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MEMPHIS, Tenn. — An Arlington couple says it’s nothing short of a miracle their teenage son is walking just days after being impaled by a hay baler spear during a freak sledding accident.

Todd and Christie Reid have been by Sam’s side ever since, chronicling his recovery for family and friends on Facebook.

“Today was his longest walk. He made it from his room down to the nurse’s station,” said Todd Reid.

Reid said last Saturday Sam was sledding behind a four-wheeler in a cow pasture in Arlington when the tow rope broke and he went flying into the path of a hay tractor.

“It had those two big spikes that stab the hay. He slid into one of the spikes, and it went in his lower left abdomen, up through his chest, and then came outside the back right side of his neck,” said Reid.

His dad said it happened at the home of a retired sheriff’s deputy who knew he had to keep Sam completely still and got help there right away.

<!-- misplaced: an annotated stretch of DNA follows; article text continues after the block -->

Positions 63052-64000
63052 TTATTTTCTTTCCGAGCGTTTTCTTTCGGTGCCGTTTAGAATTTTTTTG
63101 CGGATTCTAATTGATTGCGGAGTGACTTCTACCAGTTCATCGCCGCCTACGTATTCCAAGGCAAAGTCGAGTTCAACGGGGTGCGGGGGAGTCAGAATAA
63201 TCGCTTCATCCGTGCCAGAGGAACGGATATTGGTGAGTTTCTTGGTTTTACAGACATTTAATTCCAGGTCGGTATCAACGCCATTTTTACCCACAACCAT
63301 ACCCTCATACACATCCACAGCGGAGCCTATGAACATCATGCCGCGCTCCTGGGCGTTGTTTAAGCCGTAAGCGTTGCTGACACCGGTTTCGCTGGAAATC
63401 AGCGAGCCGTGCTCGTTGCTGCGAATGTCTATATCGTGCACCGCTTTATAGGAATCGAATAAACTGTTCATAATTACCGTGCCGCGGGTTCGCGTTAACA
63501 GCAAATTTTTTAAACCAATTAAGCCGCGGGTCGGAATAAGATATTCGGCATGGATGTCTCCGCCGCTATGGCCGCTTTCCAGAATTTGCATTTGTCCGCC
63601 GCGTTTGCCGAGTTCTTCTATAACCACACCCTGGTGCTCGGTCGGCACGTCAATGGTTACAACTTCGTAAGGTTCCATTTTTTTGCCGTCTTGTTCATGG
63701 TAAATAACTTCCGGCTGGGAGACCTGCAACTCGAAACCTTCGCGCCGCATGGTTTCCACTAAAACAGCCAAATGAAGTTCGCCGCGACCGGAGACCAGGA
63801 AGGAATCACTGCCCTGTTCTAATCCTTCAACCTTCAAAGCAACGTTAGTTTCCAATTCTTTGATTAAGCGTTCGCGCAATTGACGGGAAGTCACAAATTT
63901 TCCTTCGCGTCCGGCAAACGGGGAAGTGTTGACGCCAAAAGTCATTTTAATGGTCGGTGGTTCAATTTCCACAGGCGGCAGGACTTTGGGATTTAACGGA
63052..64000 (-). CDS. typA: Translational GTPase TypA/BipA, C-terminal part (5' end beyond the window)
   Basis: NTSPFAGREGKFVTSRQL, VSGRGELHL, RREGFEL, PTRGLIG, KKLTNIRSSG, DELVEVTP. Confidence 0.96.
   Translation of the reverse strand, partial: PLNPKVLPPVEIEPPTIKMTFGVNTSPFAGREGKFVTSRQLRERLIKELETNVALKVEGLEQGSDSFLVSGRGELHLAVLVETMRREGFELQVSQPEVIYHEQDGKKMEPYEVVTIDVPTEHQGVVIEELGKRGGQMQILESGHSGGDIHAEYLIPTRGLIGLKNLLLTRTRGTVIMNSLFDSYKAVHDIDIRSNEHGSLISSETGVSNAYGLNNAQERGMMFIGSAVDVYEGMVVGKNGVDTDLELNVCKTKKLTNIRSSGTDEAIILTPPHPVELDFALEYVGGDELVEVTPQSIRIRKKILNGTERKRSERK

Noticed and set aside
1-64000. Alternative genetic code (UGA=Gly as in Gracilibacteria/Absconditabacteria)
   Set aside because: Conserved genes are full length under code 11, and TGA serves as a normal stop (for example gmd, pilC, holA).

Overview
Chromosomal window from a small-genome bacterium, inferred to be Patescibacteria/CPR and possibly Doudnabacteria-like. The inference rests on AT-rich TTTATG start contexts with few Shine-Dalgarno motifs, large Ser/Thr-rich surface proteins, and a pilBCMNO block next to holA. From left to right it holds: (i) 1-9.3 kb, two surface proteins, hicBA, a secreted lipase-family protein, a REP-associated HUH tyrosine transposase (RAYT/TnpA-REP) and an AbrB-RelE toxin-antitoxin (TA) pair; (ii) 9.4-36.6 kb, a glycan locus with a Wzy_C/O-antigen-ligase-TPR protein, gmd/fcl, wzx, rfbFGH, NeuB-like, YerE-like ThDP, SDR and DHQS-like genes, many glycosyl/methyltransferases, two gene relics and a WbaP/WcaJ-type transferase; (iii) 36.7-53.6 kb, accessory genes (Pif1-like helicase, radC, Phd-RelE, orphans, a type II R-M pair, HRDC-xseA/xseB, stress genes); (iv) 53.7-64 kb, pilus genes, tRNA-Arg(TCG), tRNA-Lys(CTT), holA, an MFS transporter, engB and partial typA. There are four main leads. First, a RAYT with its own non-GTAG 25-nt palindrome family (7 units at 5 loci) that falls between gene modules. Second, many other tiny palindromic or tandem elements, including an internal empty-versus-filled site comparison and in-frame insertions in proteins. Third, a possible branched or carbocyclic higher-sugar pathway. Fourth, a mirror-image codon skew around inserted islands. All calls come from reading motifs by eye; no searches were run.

Firefighters were able to cut Sam free from the tractor and rushed him to the Regional Medical Center, where trauma doctors were able to remove the four-foot steel spike during several hours of surgery.

“His doctor said ‘I would like to tell you I’ve done this a hundred times, but literally this is the one and only case like this I’ve ever seen. We were just doing surgery on the fly as we removed this large spike from his body’,” said Reid.

Sam lost half of his left lung, and broke six ribs and some small bones in his neck. The Arlington High School student also has numbness and weakness in his left arm.

His family, though, is celebrating every victory and knows just how lucky he is. Doctors told them that spike just missed hitting his heart and spinal cord.

“His pain doctor saw pictures of his surgery and he looked at Sam this morning and said, ‘Listen, God has a plan for you. You’ve been saved for a reason.’ He said, ‘I’m telling you that. I cannot believe that is what when through his body’,” Reid said.

Reid said doctors are optimistic his son could be released from the hospital early next week.